Algorithm Predicts CPU Power Consumption Incredibly Fast
Computer engineers at Duke University have developed a new artificial intelligence (AI) method that can accurately predict the power consumption of any type of computer processor. The most impressive feature of this new method is its ability to do this over a trillion times per second, while using very little computing power itself.
The new technique is called APOLLO and has been validated on high performance real world microprocessors. It could be applied in different ways, including to improve efficiency and inform the development of microprocessors.
the to research detailing this new method was published at MICRO-54: 54th Annual IEEE / ACM International Symposium on Microarchitecture.
Zhiyao Xie is the first author of the article and a doctoral student in the lab of Yiran Chen, professor of electrical and computer engineering at Duke.
âThis is an intensively studied problem that has traditionally relied on additional circuitry to solve,â said Xie. âBut our approach works directly on the background microprocessor, which opens up a lot of new opportunities. I think that’s why people are so excited about it.
Modern computer processors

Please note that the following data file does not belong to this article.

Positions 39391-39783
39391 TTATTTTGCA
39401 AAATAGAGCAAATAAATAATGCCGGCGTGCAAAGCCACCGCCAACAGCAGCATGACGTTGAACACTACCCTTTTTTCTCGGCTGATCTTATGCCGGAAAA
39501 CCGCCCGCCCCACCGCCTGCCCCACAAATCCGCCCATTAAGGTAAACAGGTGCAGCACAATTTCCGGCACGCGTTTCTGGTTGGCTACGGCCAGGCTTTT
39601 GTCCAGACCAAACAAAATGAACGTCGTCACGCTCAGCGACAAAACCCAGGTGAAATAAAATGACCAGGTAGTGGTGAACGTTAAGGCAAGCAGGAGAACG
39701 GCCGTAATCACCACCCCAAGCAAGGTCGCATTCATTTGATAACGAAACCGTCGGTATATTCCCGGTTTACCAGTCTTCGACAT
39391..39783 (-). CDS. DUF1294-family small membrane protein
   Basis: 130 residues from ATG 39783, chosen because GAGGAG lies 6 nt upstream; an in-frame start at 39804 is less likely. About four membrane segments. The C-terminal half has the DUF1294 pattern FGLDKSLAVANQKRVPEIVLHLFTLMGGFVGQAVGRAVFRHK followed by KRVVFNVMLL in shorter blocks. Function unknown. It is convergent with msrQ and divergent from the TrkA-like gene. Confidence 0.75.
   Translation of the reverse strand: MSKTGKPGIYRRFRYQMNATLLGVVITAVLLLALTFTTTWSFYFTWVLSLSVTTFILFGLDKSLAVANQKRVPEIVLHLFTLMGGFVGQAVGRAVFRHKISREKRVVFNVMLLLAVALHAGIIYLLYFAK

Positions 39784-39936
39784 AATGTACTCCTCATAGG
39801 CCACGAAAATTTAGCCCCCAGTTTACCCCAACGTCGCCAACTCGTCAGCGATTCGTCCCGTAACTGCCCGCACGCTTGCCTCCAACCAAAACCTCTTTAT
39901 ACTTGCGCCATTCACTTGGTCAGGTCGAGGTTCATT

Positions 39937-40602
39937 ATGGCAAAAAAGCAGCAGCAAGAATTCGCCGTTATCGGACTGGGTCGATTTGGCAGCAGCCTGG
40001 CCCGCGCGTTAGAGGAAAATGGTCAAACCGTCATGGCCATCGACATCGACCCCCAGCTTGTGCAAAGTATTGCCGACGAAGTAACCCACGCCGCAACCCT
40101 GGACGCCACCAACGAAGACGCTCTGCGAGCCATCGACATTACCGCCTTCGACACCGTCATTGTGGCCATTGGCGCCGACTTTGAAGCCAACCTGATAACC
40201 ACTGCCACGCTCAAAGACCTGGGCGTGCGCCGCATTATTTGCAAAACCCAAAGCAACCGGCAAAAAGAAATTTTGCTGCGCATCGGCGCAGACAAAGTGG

Modern computer processors rely on computational cycles performed 3 trillion times per second. In order to maintain the performance and efficiency of the chip, the power consumption of these rapid transitions must be tracked. When a processor consumes too much power, it can lead to overheating and damage. When the power changes rapidly, it can lead to internal electromagnetic complications which results in a slower processor.
Software can predict and stop these extremes, and computer engineers can use it to protect hardware and increase performance. However, this process requires additional hardware and computing power.
âAPOLLO approaches an ideal power estimation algorithm that is both precise and fast and can easily be integrated into a processing core at a low energy cost,â said Xie. “And because it can be used in any type of processing unit, it could become a common component in future chip design.”
Rely on AI
APOLLO relies on artificial intelligence for its power. The algorithm relies on AI to identify and select 100 of a processor’s millions of signals, which correlate with its power consumption. These 100 signals are then used to build a model of power consumption, and the algorithm monitors them to predict chip performance in real time.
This process is self-contained and data-driven, which means it can be implemented on almost any type of computer processor architecture.
âOnce the AI ââhas selected its 100 signals, you can look at the algorithm and see what they are,â Xie said. âA lot of the selections make intuitive sense, but even if they don’t, they can provide feedback to designers, informing them of the processes most strongly correlated with power consumption and performance. “
The researchers say the algorithm still needs further testing and comprehensive evaluations on different platforms. This is necessary before it can be adopted by commercial computer manufacturers.